‘We want our youngsters to eat, sleep and live football.’

Henry McLeish says Fife is ready to introduce a performance school to help aid the development of young footballers. (Stock image)
Henry McLeish says Fife is ready to introduce a performance school to help aid the development of young footballers. (Stock image)

Now is the time for Fife to take a step up and join the premier level of youth football development.

That’s according to Henry McLeish, the chairman of the Fife Elite Football Academy (FEFA), who says the Kingdom has shown it has the facilities in place to offer more to budding young footballers.

Speaking at the Michael Woods Sports Centre in Glenrothes, Mr McLeish, a former footballer himself with East Fife FC before stepping into the world of politics, claimed FEFA’s current structure was a proven success, and that the next step for youth football in the Kingdom was the creation of a performance school where talented footballers could mix their tuition with extra football training.

FEFA was created in 2014, bringing the youth structures of Fife’s four senior sides under one umbrella to offer elite level coaching to Club Academy Scotland criteria.

“We have the four clubs all facing their own challenges but committed to seeing young people develop and given opportunities to perform,” said Mr McLeish.

“At the end of the day Scotland can only move forward in football terms if club and country are close.

“That means SPFL and SFA.

“But at local level it’s our four clubs wanting success for their fans but also the best talent possible and they’re investing in that.

“With that in mind we’ve had a series of important meetings with Fife Council.

“Schools and councils matter because if there’s one place children have to go to it’s school.

“That’s why our discussions with Fife Council are leading us to a much more comprehensive approach to identifying and nurturing talent in our schools.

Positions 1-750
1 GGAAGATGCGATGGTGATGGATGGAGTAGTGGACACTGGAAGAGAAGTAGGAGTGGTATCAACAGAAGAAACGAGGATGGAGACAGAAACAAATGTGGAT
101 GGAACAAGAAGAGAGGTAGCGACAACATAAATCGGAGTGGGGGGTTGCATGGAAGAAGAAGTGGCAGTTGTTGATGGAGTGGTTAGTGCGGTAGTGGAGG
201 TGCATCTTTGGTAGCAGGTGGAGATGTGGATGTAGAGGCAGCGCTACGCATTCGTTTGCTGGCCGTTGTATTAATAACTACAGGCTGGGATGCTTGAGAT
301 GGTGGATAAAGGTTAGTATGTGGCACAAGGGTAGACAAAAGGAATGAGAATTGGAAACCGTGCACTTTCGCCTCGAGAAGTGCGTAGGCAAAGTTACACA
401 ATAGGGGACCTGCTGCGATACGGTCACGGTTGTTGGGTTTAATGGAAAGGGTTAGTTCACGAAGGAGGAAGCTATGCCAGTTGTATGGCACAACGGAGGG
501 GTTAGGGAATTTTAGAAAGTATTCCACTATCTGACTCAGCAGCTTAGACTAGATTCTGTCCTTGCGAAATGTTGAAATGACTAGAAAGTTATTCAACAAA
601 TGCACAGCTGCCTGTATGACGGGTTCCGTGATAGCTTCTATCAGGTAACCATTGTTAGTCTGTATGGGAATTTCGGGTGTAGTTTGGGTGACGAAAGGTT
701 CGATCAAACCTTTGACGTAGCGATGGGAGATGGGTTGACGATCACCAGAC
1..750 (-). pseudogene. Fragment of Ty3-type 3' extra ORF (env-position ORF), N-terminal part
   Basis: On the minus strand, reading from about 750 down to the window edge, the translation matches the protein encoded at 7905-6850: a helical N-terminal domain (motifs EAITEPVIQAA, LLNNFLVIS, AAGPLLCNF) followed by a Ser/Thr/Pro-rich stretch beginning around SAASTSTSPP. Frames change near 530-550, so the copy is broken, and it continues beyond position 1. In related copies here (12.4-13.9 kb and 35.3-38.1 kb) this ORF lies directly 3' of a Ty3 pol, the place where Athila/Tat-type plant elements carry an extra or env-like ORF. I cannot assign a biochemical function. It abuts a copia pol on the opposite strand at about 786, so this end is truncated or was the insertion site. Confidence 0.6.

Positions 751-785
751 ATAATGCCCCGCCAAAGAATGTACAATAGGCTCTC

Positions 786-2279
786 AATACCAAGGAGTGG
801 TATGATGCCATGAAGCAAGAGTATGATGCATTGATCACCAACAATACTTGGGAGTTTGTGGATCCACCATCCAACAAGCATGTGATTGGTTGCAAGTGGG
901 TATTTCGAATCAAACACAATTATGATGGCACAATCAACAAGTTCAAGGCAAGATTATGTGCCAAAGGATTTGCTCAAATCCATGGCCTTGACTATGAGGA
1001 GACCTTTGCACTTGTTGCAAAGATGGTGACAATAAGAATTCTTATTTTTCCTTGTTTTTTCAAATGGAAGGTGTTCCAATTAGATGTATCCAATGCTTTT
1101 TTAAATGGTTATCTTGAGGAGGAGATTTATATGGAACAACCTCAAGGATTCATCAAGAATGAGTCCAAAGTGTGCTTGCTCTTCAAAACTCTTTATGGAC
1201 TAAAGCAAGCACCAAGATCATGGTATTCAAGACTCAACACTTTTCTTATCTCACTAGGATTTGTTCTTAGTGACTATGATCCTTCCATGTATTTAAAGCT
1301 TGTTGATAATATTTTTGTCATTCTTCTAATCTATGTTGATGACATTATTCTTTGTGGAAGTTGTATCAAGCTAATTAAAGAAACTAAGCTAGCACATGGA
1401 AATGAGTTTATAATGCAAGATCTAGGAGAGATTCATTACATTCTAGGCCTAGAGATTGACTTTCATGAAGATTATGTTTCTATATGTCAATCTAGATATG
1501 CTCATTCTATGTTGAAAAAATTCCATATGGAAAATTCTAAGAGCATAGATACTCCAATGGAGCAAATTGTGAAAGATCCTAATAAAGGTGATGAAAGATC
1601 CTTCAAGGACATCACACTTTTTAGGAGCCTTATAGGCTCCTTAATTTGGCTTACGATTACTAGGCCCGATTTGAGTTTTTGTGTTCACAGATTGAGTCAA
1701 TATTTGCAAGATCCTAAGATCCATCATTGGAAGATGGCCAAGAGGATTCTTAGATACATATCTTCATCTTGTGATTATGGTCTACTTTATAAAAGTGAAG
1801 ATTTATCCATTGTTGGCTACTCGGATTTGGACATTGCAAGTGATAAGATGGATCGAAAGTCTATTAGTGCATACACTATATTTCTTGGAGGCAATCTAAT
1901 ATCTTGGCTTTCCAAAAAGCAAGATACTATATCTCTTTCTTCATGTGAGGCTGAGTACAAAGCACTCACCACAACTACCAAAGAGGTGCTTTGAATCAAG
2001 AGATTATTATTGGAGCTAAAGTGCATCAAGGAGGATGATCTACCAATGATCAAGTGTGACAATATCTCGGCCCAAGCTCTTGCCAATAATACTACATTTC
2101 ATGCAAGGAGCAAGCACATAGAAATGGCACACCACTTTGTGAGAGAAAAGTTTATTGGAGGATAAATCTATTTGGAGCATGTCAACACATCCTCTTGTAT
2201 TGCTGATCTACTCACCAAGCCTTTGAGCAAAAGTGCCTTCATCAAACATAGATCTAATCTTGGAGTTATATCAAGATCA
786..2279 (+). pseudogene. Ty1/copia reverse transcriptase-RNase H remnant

“We want to move on now to have a performance school in Fife.

“The SFA currently funds other performance schools in other academy areas of the country and we think we’re ready with the council to develop one.”

As part of the SFA’s approach to finding and nurturing young talent they set up a series of performance schools across Scotland.

The schools are funded by the SFA and within them pupils follow a particular curriculum which orientates towards football as well as allowing them to continue with their specific studies.

“We’ve young people currently going to performance schools in Edinburgh and Dundee because at the initial period of setting these up Fife wasn’t considered,” added Mr McLeish.

“We think we’ve proved that this academy (FEFA) is working well and has delivered.

“We believe that Fife is one of the most outstanding authorities in Scotland where commitment to sport is concerned.

“The time is right now to develop a curriculum and allow our young footballers to eat, sleep and live education and football at the same time.”

The performance school structure would see the footballers placed within one of Fife’s existing schools where they would have 14 hours of football training factored into their timetable.

Current Scotland under-19 players Stuart Morrison and Callum Smith, along with their Dunfermline team mate and Scotland under-21 international, Ryan Williamson, are graduates of FEFA.

Fellow graduates, Jack Smith and James Berry, have also already made pro debuts with Raith Rovers.